Some lightweight stability shoes, which you may see listed elsewhere as performance-training shoes, offer a feasible compromise between the flexibility and light weight of minimalist running shoes (which we cover in a separate report) and the stability of conventional running shoes.
Testers rave about how well the K-Swiss Kwicky Blade-Light (Est. $125) fits your foot, particularly around the arch -- no socks needed. Its hydrophobic mesh construction repels most water while allowing some breathability. The Kwicky Blade-Light has a 10 mm drop from heel to toe, and weighs just 9 ounces for a typical men's pair and 8 ounces for women's.
Despite its light, flexible fit, the Kwicky Blade-Light doesn't skimp on stability. The editors of Runner's World give it a Best Debut award in their Summer 2011 shoe guide, calling out its key stability features: a firm medial post, broad base and plastic shank. Marathoners flock to the Kwicky Blade-Light for its combination of support, light weight and responsiveness. They say it is better cushioned than others of similar weight and that you can usually get at least 300 miles out of a pair.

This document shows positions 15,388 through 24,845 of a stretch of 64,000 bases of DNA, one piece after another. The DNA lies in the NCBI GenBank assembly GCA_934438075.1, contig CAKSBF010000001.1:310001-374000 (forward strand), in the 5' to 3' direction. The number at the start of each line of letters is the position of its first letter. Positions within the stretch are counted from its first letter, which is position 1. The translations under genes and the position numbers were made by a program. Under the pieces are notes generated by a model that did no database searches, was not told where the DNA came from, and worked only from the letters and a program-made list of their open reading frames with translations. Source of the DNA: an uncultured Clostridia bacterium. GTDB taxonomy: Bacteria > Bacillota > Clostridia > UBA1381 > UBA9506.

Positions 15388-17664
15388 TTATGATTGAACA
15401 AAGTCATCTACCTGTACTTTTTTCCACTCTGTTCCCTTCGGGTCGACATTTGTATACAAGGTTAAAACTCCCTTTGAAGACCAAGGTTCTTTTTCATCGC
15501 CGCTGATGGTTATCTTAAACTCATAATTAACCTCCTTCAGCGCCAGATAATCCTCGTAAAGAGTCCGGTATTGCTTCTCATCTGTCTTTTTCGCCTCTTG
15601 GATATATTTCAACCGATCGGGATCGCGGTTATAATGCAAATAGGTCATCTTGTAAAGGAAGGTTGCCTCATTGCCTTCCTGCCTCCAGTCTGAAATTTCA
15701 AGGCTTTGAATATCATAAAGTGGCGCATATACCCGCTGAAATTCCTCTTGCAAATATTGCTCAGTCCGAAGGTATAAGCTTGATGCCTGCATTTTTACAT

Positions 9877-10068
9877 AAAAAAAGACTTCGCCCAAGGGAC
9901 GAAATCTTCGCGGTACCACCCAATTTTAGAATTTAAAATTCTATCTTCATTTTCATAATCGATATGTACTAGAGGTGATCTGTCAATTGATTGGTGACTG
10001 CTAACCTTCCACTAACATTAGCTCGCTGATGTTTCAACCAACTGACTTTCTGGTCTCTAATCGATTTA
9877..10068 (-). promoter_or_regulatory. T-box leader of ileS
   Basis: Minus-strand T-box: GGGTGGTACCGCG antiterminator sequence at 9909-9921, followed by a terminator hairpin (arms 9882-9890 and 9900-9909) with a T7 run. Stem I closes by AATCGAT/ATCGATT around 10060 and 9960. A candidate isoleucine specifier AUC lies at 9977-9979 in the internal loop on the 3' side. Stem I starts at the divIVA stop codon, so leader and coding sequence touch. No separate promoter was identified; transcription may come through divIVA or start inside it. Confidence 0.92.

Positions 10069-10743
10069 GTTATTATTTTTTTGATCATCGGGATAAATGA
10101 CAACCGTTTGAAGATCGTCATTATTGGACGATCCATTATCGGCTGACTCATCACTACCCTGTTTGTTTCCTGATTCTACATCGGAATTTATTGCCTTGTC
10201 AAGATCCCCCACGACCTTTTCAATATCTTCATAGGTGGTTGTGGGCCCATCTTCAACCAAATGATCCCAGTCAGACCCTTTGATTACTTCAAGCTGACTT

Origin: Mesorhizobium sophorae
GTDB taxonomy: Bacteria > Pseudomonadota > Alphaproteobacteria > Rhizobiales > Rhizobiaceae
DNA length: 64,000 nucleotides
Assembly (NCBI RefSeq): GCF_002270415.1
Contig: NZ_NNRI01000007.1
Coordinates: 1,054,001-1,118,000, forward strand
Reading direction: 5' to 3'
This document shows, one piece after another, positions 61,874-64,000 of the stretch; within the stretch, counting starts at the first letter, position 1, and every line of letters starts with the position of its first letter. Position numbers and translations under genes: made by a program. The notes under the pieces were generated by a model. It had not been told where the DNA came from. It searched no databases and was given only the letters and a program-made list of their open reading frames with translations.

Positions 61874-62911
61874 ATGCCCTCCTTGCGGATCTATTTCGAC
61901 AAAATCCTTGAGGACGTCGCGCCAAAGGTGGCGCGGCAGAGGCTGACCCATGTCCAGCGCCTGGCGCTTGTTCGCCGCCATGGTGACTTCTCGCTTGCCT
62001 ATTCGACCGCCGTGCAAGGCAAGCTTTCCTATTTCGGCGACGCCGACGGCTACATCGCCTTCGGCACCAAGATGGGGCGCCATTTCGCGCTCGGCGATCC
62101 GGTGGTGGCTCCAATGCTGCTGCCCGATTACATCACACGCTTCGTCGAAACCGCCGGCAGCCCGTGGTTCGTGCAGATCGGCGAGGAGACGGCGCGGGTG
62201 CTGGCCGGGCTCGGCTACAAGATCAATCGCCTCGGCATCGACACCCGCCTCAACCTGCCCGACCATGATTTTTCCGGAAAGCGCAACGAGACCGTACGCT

The Nike LunarGlide+ 4 (Est. $100) also has a 10 mm offset, and weighs 10 ounces for a men's pair and 8.2 ounces for a women's pair. Reviewers say the LunarGlide+ 4, like the Kwicky Blade-Light, offers a great, sock-free fit and a cushioned, responsive ride. It's also surprisingly stable, thanks to wedged Dynamic Support foam, which grows progressively firmer toward the medial (inside) edge of your shoe. The shoe's downside is problems with durability; reviewers note the sole wears out very quickly.
If you're really intent on getting as close as you can to a minimalist shoe without abandoning the idea of stability support entirely, the Saucony Mirage 2 has a 4 mm heel-to-toe drop and weighs just 9.2 ounces for a typical men's pair. It rides low to the ground, and reviewers find it has a faster, more racelike feel than conventional shoes. A plastic arch insert and clever welds on the medial side of the upper provide some support for mild overpronation. Users say the Mirage 2 is comfortable and springy underfoot. However, since it's built to encourage a forefoot or midfoot strike, it may not suit all runners. Durability is adequate; you should expect to get around 300 miles out of a pair.